Update 1 March 2018: Dyson is looking to hire an extra 300 engineers as part of its plans to build its first electric car by 2020. They will join the existing 400 employees working on the project. The news came as it was revealed that Dyson’s 2017 earnings rose by 27% to £801 million, reports the BBC.
Engineering giant Dyson has revealed plans to launch its own electric car by 2020.
The company is investing £2bn to make its battery electric vehicle a reality, and has compiled a team of 400 employees to work on the project.
The team is comprised of Dyson engineers and people whose backgrounds are in the automotive industry, some of whom the company has recently poached from the likes of Aston Martin and Tesla, according to Bloomberg.
In an open letter to the company’s employees, founder Sir James Dyson writes that it is “our obligation” to find a solution to “the world’s largest single environmental risk”: air pollution.
“Solve the vehicle pollution problem”
He cites a World Health Organisation (WHO) report, which details that in 2012 roughly seven million people died as a result of air pollution exposure, which was one in eight of the total global deaths that year.
Dyson adds: “Some years ago, observing that automotive firms were not changing their spots, I committed the company to developing new battery technologies. I believed that electrically powered vehicles would solve the vehicle pollution problem.”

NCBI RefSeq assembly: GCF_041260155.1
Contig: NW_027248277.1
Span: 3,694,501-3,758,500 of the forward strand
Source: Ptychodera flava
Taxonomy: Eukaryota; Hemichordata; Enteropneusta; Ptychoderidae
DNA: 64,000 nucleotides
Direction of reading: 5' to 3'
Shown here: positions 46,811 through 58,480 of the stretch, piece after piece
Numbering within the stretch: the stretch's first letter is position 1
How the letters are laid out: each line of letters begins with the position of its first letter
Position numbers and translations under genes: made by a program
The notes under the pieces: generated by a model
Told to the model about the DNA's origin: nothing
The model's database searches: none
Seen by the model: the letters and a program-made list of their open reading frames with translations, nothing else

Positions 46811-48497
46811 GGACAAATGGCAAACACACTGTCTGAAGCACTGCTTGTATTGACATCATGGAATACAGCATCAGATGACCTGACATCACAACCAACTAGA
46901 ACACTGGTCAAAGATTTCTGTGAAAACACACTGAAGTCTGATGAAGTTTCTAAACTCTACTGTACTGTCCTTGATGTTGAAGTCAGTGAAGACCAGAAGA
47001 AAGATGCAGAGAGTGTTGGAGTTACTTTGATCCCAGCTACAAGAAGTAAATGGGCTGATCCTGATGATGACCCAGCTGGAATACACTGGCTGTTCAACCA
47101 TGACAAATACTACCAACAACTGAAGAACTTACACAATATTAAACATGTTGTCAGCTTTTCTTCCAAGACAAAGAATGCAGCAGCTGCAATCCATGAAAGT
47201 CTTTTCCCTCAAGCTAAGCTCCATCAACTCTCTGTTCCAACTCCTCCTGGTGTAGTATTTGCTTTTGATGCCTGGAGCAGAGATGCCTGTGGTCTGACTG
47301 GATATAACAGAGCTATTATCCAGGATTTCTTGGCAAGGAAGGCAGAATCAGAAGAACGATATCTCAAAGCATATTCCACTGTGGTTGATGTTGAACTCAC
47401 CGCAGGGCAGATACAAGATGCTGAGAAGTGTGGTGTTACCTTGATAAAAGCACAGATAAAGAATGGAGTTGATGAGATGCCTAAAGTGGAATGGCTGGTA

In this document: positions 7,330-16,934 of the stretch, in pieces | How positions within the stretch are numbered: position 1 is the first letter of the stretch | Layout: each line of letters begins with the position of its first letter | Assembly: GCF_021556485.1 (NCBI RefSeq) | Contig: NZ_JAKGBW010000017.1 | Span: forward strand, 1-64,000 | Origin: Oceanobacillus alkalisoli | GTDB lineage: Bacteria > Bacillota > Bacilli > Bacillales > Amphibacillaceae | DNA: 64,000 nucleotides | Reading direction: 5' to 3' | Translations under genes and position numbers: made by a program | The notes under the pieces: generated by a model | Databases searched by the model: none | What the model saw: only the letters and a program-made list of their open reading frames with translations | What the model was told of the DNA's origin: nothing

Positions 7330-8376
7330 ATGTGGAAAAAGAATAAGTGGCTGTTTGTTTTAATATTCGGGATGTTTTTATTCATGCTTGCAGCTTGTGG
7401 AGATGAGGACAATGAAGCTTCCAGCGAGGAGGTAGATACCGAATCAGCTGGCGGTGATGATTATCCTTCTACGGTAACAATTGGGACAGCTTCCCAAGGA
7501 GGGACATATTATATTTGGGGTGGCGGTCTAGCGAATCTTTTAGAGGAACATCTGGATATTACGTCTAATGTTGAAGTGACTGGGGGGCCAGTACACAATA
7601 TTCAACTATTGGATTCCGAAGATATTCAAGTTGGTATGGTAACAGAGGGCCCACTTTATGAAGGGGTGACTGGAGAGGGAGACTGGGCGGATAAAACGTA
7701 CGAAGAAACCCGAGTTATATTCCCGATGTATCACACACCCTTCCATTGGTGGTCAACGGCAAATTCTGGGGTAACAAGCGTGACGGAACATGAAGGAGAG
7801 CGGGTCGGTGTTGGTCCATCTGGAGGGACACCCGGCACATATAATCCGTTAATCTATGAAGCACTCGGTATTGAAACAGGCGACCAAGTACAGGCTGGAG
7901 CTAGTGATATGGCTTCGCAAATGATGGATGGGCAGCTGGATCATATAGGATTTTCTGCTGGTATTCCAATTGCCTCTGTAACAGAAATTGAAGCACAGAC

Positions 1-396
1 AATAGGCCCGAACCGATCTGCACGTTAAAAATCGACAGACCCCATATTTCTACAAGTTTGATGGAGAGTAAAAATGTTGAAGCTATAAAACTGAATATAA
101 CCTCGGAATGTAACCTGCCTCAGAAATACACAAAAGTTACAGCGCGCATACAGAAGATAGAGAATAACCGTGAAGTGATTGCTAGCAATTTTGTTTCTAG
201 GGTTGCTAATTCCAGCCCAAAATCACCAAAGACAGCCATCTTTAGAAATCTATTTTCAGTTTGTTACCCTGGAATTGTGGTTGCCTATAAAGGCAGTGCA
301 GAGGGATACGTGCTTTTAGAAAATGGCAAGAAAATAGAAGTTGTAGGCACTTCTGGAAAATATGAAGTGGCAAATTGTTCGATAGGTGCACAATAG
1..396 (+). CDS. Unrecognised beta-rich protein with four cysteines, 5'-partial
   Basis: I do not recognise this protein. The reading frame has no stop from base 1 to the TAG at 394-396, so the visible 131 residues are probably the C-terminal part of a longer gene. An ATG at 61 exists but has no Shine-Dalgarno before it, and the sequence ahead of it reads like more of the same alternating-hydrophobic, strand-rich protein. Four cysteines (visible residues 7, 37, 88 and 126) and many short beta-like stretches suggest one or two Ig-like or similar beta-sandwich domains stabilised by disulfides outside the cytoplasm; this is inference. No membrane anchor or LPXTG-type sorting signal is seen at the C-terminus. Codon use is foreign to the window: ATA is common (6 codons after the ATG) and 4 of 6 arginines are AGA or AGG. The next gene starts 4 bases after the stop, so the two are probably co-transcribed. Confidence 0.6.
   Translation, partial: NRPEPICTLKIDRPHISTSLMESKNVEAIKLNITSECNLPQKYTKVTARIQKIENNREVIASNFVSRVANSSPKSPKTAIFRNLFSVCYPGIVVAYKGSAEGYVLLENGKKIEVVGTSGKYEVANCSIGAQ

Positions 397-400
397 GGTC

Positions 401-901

Technologies such as digital motors and energy storage systems are already used in existing Dyson products, such as the Supersonic hair dryer and its range of cord-free vacuums.
Developing an electric car will give the company the opportunity to “bring all [its] technologies together into a single product”, says Dyson.
What do designers think?
Hugo Jamson, creative director at transport design consultancy New Territory argues that engineering and technology companies like Dyson are “exactly the kind of firms” that can bring fresh, new ideas to car design.
Jamson says: “There’s a sense that traditional automotive brands have too much legacy thinking and too many existing market segments to protect to allow them to develop a car that genuinely offers something new.
“Dyson has a clean slate to propose fresh solutions, from an engineering perspective of course, but also to reframe the car as a different kind of product or space in individual, family and even national life.”
Seymourpowell lead automotive designer, Richard Seale, also makes the point that to be a part of the mass-produced car industry 10 years ago, companies needed to have a “long-standing” and “well-established” name.
Seale says that this attitude has changed over the last decade, and cites the way that Apple took on the big players in the telecommunications industry as an example of a “disruptive new player” successfully revolutionising an existing market.
“I believe that a company like Dyson will bring a new way of looking at manufacturing a car,” says Seale. “They will almost certainly stick to what they know best, looking to work with plastics and combine as many functions in to as minimal amount of parts as possible.”
He adds: “I hope they look to revolutionise as they have in the hand dryer world.”
Dyson’s electric car is expected to launch in 2020.